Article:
COMPARISON AMONG DIFFERENT LABORATORY TESTS FOR THE DIAGNOSIS OF HELICOBACTER PYLORI INFECTION IN DYSPEPTIC PATIENTS IN SULAIMANI GOVERNORATE  



Aryan Fuad H. Khorshid a, Sherko A Omer b and Aras Aziz Abdulla c 


a  Sulaimani Directorate of Health 
b Department of Microbiology, College of Medicine, University of Sulaimani.
c Department of Medicine, College of Medicine, University of Sulaimani.

Submitted: 11/9/2016; Accepted: 26/3/2017

DOI Link: 

ABSTRACT


Background

Helicobacter pylori is a helical Gram-negative bacterium that colonizes human gastric mucosa leading to various pathologies including gastritis, gastric ulcers and gastric adenocarcinoma. Colonization is worldwide and affecting all age groups.

Objectives 

To identify H. pylori colonization among patients with dyspepsia using different laboratory tests including serology, stool antigen and PCR, and comparing the sensitivity and specificity of these tests.

Materials and Methods

From June through December 2014, one hundred patients with dyspepsia were enrolled in this study. They were 64 females (mean age 40.2 y) and 36 males (mean age 42.1 y). Two gastric antral biopsy specimens were taken in all patients submitted to esophagogastroduodenoscopy. Blood and stool specimens were also obtained from each patient. Four diagnostic laboratory tests were used for detection of the infection. Blood samples were tested for antibodies using rapid immunochromatography assay, stool for H. pylori antigen with immunochromatographic method and lastly PCR amplification of glmM gene was used to detect the organism in both gastric tissue and stool samples.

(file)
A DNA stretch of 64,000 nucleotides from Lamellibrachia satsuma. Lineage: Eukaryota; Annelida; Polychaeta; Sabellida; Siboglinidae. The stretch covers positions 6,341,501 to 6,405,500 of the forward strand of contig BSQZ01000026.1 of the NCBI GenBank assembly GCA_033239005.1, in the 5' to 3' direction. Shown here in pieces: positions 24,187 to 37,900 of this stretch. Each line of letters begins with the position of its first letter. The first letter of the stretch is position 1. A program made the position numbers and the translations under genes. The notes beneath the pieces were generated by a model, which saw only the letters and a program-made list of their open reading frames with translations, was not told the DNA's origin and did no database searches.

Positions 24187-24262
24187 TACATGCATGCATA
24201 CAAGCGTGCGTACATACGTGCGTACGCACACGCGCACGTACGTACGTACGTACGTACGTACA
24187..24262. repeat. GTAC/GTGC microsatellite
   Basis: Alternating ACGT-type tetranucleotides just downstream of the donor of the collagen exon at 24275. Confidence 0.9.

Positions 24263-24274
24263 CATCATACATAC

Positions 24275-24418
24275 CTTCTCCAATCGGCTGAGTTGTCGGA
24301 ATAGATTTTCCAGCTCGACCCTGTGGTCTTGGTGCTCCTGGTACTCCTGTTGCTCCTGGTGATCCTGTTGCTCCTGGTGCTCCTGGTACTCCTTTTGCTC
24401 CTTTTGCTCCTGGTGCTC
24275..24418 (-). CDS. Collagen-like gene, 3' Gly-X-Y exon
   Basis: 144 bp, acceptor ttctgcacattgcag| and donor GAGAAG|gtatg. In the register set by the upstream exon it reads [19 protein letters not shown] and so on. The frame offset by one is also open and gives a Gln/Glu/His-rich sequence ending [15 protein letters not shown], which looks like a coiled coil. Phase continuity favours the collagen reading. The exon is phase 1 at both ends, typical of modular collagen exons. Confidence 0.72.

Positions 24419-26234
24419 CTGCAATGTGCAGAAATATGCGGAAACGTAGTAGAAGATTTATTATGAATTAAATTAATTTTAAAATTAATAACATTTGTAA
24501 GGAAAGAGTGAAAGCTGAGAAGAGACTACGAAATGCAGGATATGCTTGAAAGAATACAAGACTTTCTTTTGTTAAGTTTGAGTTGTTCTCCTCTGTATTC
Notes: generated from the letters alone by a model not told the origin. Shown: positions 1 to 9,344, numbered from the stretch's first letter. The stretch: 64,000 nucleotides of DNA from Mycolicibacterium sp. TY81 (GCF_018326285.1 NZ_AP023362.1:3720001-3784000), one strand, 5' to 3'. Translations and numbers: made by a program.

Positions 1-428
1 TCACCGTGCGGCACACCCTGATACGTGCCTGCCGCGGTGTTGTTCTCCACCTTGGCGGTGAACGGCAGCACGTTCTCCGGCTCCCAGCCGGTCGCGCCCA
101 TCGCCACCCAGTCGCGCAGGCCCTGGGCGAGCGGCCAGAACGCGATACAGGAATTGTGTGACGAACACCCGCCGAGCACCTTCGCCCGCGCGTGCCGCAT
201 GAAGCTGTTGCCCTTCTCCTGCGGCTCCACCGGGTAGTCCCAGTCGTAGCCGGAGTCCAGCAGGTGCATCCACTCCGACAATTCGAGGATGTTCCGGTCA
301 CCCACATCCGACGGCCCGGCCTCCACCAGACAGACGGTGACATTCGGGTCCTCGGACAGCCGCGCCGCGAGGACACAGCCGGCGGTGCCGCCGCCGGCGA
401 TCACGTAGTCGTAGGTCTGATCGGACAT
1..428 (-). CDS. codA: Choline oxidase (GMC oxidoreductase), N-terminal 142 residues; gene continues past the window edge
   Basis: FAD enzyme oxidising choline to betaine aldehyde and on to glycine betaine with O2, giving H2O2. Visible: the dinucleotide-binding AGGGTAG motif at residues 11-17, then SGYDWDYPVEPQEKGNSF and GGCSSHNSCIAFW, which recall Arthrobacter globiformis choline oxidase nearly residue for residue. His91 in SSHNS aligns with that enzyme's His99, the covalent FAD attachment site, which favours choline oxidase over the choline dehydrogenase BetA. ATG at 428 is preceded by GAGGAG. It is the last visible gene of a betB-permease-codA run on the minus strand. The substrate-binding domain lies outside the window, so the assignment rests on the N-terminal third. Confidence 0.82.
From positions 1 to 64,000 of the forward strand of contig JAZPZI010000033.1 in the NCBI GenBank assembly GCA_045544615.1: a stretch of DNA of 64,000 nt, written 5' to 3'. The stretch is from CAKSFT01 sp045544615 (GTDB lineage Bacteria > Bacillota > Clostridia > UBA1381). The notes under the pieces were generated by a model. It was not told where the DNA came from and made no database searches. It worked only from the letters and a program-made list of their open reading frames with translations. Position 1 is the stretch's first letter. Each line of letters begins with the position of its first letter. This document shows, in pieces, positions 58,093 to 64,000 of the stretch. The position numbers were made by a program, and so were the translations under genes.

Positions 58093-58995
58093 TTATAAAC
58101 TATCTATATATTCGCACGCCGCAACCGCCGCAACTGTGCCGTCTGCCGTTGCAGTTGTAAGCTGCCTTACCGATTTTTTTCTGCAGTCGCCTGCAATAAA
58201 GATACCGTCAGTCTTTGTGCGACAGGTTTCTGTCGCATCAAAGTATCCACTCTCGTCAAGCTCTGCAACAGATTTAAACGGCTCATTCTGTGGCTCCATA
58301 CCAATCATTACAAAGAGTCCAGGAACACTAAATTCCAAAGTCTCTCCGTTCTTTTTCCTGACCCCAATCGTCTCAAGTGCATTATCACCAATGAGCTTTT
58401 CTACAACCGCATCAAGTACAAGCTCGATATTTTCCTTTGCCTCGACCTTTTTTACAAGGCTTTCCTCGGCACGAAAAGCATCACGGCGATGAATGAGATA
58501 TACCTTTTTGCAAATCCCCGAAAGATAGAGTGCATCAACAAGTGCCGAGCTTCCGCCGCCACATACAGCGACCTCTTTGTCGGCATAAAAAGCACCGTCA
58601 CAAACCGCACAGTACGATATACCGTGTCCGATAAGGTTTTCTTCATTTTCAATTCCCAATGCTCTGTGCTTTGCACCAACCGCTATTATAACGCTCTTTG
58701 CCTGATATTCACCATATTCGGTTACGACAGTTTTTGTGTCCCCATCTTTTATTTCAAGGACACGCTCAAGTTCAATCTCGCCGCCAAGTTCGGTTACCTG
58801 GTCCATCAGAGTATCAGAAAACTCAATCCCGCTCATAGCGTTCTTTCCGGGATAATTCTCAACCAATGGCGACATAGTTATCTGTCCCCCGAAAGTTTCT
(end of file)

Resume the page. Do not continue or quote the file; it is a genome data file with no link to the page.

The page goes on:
Results
Esophagogastroduodenoscopy revealed that the majority of patients had gastritis and or duodenitis. Stool PCR for H. pylori was positive in 42% of the patients. Anti-H. pylori IgG in the blood and bacterial antigen were detected in 72% and 74% of patients respectively, while PCR test on gastric biopsy specimens was positive in 82% of the samples. 

Conclusion

H. pylori infection was detected regardless of the presence or absence of visible gastroduodenal pathology. PCR examination of gastric tissue was better than stool samples. In comparison to gastric biopsy PCR, stool antigen detection was found to be the most sensitive test reaching 87.8% while stool PCR was the most specific test. No single test solely can be used to diagnose or exclude colonization.

KEYWORDS

Diagnosis of H. pylori, Dyspepsia, Stool antigen, Antral biopsy, PCR.